Twelve candidates entered Tuesday’s debate each with something to prove. Pete Buttigieg and Amy Klobuchar left the biggest mark, according to most analysts.
  3. In this photo taken from the Turkish side of the border between Turkey and Syria, in Ceylanpinar, Sanliurfa province, southeastern Turkey, smoke billows from targets in Ras al-Ayn, Syria, caused by bombardment by Turkish forces, Tuesday, Oct. 15, 2019. Turkish artillery on Tuesday pounded suspected Syrian Kurdish positions near the town in northeast Syria amid reports that Kurdish fighters had retaken the town as Turkey pressed ahead with a military incursion that has drawn widespread condemnation. LEFTERIS PITARAKIS  |  AP
    Russia has moved quickly to further entrench its leadership role in the region after U.S. President Donald Trump ordered the pullout of American forces in northeastern Syria.
  4. Rep. Adam Schiff, D-Calif., Chairman of the House Intelligence Committee, right, accompanied by House Speaker Nancy Pelosi of Calif., left, speaks about the House impeachment inquiry into President Donald Trump at a news conference on Capitol Hill in Washington, Tuesday, Oct. 15, 2019. ANDREW HARNIK  |  AP
    Speaker Nancy Pelosi, despite intensifying calls from Trump and Republicans to hold a formal vote to authorize the impeachment inquiry, showed no indication she would do so.
  5. Former White House advisor on Russia, Fiona Hill, leaves Capitol Hill in Washington, Monday, Oct. 14, 2019, after testifying before congressional lawmakers as part of the House impeachment inquiry into President Donald Trump. MANUEL BALCE CENETA  |  AP
    The aide, Fiona Hill, testified for more than 10 hours on Monday as part of the Democrats’ impeachment probe into Trump’s dealings with Ukraine.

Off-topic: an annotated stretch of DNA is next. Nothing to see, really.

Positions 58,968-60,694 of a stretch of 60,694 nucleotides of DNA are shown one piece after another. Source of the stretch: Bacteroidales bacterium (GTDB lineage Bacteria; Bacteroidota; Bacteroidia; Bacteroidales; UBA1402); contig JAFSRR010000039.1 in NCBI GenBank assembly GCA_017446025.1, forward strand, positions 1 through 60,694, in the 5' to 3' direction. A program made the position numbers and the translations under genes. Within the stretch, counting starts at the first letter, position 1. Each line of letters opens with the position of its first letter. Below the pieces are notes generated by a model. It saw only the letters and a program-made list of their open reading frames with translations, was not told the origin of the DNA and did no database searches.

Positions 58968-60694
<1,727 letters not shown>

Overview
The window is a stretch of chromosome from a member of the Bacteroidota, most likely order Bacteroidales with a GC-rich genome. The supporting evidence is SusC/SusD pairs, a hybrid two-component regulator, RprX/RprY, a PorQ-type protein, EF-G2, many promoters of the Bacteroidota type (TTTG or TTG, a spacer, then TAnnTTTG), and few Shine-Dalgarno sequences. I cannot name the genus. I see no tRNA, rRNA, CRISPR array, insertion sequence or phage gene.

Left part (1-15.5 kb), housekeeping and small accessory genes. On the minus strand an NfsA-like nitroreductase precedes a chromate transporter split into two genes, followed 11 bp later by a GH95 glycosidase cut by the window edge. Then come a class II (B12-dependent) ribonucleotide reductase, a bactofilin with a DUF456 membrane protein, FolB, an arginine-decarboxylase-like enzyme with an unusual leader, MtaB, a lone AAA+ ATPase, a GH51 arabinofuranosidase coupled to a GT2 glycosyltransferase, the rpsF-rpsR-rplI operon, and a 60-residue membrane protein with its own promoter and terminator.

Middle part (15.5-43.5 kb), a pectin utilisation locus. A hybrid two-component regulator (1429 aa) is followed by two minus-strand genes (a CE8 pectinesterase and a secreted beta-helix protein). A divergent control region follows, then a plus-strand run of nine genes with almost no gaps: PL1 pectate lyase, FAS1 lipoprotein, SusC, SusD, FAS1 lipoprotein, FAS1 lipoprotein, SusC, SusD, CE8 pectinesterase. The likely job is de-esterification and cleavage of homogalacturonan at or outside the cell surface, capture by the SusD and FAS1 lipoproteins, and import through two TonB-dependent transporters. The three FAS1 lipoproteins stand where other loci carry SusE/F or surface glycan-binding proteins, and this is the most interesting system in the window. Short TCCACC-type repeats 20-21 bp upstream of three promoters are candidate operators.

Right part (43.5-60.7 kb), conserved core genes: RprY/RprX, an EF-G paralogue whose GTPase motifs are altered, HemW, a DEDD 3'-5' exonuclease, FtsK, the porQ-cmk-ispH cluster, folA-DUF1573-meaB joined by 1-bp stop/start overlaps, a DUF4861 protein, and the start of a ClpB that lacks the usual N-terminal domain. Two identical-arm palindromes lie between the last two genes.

6. In this photo taken from the Turkish side of the border between Turkey and Syria, in Ceylanpinar, Sanliurfa province, southeastern Turkey, smoke and dust billows from targets in Ras al-Ayn, Syria, caused by bombardment by Turkish forces, Tuesday, Oct. 15, 2019. Turkish artillery on Tuesday pounded suspected Syrian Kurdish positions near the town in northeast Syria amid reports that Kurdish fighters had retaken the town as Turkey pressed ahead with a military incursion that has drawn widespread condemnation. CAVIT OZGUL         |  AP
    Russia moved quickly to further entrench its role as a power broker after President Donald Trump ordered the pullout of American forces in northeastern Syria.
  7. Former White House advisor on Russia, Fiona Hill, leaves Capitol Hill in Washington, Monday, Oct. 14, 2019, after testifying before congressional lawmakers as part of the House impeachment inquiry into President Donald Trump. MANUEL BALCE CENETA  |  AP
    Fiona Hill made the remarks on Monday as she testified for more than 10 hours in the Democratic inquiry.
  8. A Turkish forces tank is driven to its new position after was transported by trucks, on a road towards the border with Syria in Sanliurfa province, Turkey, on Monday, Oct. 14, 2019. Syrian troops entered several northern towns and villages Monday, getting close to the Turkish border as Turkey's army and opposition forces backed by Ankara marched south in the same direction, raising concerns of a clash between the two sides as Turkey's invasion of northern Syria entered its sixth day. EMRAH GUREL  |  AP
    Trump said the approximately 1,000 U.S. troops who had been partnering with local Kurdish fighters to battle the Islamic State in northern Syria are leaving the country.
  9. The 12 Democratic presidential candidates in the next debate are, from top left, Joe Biden, Cory Booker, Pete Buttigieg, Julián Castro, Tulsi Gabbard, Kamala Harris, and, from lower left, Amy Klobuchar, Beto O’Rourke, Bernie Sanders, Tom Steyer, Elizabeth Warren and Andrew Yang. Los Angeles Times
    The field is still thick with 12 candidates set to debate Tuesday night. Here’s what to watch for.
  10. Amber Carr, center, wipes a tear as her sister, Ashley Carr, left, and attorney Lee Merritt, right, listen to their brother Adarius Carr talk about their sister, Atatiana Jefferson during a news conference Monday, Oct. 14, 2019 in downtown Dallas. The family of the 28-year-old black woman who was shot and killed by a white police officer in her Fort Worth home as she played video games with her 8-year-old nephew expressed outrage that the officer has not been arrested or fired. (Irwin Thompson/The Dallas Morning News via AP) AP
    The white, former Fort Worth police officer has been booked in jail on a murder charge for the shooting of a black woman through a window in her home.
Advertisement
Advertisement
Advertisement